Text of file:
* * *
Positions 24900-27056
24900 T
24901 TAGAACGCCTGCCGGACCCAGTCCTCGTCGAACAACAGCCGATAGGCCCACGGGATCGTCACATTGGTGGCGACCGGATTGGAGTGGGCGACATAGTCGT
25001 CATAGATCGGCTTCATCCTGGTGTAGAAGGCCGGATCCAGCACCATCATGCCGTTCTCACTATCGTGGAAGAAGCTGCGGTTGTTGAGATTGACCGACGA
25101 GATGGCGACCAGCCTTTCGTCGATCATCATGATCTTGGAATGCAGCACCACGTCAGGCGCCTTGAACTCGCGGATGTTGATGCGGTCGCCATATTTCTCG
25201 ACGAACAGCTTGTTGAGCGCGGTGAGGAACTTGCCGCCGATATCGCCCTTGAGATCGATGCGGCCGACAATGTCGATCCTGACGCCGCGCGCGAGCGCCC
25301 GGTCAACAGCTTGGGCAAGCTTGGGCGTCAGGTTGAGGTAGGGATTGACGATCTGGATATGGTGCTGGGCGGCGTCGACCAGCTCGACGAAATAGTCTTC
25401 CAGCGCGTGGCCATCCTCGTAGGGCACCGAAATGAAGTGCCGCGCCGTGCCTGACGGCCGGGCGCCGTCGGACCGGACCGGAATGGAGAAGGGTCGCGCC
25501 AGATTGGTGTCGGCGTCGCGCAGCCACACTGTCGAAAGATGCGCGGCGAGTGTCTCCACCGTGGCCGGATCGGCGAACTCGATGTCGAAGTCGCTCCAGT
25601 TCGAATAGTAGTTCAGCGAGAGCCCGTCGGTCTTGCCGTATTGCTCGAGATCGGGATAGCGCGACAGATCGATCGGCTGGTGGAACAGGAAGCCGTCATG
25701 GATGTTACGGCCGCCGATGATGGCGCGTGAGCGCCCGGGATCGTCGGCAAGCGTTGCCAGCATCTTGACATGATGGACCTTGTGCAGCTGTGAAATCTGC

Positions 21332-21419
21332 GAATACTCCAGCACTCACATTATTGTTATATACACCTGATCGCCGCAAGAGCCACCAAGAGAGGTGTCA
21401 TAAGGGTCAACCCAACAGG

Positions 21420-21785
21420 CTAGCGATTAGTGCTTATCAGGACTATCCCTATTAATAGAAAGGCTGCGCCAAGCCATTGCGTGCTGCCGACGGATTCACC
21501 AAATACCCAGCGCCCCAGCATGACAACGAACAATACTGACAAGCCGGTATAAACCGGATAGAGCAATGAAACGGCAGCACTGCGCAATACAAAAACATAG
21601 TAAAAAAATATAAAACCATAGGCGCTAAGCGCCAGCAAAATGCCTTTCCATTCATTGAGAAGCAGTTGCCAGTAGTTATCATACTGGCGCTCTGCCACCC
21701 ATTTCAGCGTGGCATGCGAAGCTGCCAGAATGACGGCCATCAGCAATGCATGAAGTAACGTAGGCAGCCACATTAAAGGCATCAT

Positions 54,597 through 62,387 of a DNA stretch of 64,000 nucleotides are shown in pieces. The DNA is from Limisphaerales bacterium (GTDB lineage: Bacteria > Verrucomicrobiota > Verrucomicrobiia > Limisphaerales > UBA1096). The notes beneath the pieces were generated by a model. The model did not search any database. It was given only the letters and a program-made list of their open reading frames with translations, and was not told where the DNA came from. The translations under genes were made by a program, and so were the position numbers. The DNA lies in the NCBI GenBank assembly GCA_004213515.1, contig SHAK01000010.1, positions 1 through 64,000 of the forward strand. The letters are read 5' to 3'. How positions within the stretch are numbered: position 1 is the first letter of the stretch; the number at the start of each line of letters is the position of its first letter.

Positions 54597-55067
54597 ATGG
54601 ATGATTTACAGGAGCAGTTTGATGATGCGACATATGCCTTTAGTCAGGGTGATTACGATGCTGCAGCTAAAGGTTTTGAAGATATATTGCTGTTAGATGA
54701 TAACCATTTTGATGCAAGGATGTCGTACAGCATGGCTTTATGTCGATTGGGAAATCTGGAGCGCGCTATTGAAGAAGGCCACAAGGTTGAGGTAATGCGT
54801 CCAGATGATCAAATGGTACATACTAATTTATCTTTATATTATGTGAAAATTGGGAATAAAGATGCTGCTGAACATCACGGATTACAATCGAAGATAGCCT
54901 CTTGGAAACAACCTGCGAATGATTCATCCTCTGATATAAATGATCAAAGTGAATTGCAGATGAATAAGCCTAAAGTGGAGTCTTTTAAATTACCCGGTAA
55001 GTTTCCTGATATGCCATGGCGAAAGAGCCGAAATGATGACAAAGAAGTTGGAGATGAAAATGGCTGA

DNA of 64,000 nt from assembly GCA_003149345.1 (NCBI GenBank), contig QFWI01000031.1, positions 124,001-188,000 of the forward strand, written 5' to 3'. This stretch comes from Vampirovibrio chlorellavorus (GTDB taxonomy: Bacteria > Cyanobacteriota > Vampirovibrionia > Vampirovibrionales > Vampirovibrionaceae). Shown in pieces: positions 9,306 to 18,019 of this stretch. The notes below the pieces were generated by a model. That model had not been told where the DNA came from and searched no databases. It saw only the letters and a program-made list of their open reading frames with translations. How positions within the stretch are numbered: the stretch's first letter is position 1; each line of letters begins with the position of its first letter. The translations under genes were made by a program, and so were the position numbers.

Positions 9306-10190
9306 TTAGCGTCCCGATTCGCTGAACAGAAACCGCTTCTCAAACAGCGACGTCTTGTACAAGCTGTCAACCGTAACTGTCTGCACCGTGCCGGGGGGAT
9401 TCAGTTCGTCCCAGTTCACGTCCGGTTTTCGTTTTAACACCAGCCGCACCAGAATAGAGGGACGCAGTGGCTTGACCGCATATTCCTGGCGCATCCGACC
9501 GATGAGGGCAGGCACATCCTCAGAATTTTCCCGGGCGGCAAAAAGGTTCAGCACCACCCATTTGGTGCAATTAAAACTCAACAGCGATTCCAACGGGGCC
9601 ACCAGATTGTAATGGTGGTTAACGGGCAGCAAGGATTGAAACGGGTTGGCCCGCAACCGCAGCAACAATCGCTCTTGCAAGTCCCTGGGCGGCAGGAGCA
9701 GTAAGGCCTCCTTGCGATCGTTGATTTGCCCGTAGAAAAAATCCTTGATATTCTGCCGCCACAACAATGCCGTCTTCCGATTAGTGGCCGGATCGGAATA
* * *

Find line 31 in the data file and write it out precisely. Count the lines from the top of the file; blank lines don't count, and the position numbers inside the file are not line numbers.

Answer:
9401 TCAGTTCGTCCCAGTTCACGTCCGGTTTTCGTTTTAACACCAGCCGCACCAGAATAGAGGGACGCAGTGGCTTGACCGCATATTCCTGGCGCATCCGACC